Thanks to Tropical Storm Bud, Durango has received a welcome reprieve from the thick smoke that settled in town most mornings since the 416 Fire broke out, but that could change later this week.
Down-valley winds have carried smoke from the 416 Fire most mornings since the fire started June 1.
The first air-quality health advisory was issued June 2 by the Colorado Department of Health and Environment and continued every day until Sunday.
At certain times of the day, air quality in Durango has been measured at “hazardous” levels, the poorest level on the air-quality index.
“Air quality in Durango and the Animas Valley has consistently shown daily fluctuations – worst around dawn and best in the mid- to late afternoon,” said Brian Devine with San Juan Basin Public Health.
During times of poor air quality, people in Durango were advised to stay inside and to avoid rigorous exertion outside. As a rule, if visibility is less than 5 miles, the air is considered unhealthy or hazardous.
The tropical storm off the Pacific Coast moved through Southwest Colorado on Saturday and Sunday and brought about an inch of moisture.
The rain stifled the intensity of the fire’s behavior, which was producing large columns of smoke. Also, in the past couple of days, firefighters have not conducted any burnout operations to contain the fire, which also has reduced smoke in the air.
“There just hasn’t been the fire activity and smoke we’ve seen the last few weeks, so the air quality has been much better,” said Jamie Knight, a spokeswoman for the 416 Fire.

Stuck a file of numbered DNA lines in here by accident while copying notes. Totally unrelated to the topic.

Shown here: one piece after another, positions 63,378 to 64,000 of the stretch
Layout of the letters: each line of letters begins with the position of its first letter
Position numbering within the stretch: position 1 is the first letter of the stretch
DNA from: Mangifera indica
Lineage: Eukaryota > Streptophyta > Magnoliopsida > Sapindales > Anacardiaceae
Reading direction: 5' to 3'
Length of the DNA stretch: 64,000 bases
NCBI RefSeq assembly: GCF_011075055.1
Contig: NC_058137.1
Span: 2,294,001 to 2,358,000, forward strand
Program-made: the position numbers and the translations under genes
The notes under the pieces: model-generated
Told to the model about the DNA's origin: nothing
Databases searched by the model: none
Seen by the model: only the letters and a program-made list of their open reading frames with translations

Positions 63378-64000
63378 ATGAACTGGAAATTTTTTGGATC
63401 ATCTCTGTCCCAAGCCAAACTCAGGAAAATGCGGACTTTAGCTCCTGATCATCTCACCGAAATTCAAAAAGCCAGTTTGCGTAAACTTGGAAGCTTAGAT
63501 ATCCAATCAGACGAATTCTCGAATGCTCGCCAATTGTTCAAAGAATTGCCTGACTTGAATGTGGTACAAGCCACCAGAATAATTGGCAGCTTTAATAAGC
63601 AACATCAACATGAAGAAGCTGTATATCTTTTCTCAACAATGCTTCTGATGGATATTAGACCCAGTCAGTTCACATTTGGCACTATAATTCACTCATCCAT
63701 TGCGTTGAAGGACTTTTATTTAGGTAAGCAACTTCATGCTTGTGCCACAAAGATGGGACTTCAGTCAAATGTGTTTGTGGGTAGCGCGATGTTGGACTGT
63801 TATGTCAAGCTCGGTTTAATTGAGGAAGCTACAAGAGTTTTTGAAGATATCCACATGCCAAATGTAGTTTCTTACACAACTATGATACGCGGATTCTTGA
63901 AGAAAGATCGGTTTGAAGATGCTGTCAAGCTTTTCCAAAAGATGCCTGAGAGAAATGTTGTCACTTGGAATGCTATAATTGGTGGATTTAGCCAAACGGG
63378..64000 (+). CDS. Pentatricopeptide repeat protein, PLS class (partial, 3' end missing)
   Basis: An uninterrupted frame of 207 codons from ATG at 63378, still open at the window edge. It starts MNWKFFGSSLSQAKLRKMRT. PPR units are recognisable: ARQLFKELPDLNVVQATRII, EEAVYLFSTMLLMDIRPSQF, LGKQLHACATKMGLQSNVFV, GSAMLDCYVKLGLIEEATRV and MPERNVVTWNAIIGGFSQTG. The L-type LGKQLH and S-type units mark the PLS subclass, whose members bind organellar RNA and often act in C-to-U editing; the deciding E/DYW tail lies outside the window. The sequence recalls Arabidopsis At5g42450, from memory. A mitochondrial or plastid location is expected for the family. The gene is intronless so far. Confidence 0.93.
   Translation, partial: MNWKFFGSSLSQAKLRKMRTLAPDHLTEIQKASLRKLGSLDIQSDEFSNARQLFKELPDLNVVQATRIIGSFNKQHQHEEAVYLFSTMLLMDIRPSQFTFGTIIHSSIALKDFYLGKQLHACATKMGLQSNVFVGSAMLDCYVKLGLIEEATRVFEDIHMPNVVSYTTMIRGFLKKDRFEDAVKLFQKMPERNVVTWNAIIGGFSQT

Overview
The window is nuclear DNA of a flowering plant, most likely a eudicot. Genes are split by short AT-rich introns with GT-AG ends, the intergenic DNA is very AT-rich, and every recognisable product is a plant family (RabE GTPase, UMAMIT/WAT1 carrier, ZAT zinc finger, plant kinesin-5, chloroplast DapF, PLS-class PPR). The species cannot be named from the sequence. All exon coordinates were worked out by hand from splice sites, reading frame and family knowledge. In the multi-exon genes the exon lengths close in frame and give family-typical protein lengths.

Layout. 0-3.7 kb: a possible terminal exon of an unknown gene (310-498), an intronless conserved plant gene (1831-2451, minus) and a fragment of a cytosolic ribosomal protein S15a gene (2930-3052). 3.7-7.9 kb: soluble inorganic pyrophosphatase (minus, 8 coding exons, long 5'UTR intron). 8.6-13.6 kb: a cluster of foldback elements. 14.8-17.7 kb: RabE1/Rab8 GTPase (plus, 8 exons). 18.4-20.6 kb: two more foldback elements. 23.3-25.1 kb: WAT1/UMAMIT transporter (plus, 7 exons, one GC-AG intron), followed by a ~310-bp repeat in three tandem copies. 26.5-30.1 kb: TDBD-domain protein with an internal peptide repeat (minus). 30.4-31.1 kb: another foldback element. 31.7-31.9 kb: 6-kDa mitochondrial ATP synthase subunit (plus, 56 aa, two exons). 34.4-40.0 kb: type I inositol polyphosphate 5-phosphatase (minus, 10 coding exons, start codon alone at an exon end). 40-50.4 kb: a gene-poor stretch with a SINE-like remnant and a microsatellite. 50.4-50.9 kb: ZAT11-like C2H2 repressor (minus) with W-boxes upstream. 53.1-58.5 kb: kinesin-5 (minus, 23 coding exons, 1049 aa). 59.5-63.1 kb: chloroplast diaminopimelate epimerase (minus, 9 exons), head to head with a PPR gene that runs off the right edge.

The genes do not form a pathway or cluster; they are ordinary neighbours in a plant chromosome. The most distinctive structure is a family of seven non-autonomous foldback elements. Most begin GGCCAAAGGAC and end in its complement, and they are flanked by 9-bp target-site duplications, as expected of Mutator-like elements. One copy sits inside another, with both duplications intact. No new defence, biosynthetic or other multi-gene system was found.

But the reprieve may be short-lived.
The forecast for the rest of the week in Southwest Colorado calls for a return to hot and dry conditions, and that could kick up fire activity, said Matthew Aleska, a meteorologist with the National Weather Service.
Aleska said prediction models for Wednesday night show winds may return to that down-valley pattern. If fire activity increases, people in Durango could wake up to the cover of smoke.
“It just depends how much smoke gets produced from that fire,” Aleska said.
A relatively new high-resolution map has been used to predict smoke levels and direction, Aleska said, by taking into account current fires, wind patterns and nuances in the atmosphere.
So far, the map has been pretty accurate, Aleska said.
“As of now, the model isn’t showing a thing over the next 24 hours,” he said. “But there’s a chance it could return to smoky conditions by Wednesday evening.”
Knight said Durango will likely have to endure smoke-filled mornings until the fire is completely extinguished, which fire officials said may not be until monsoons arrive.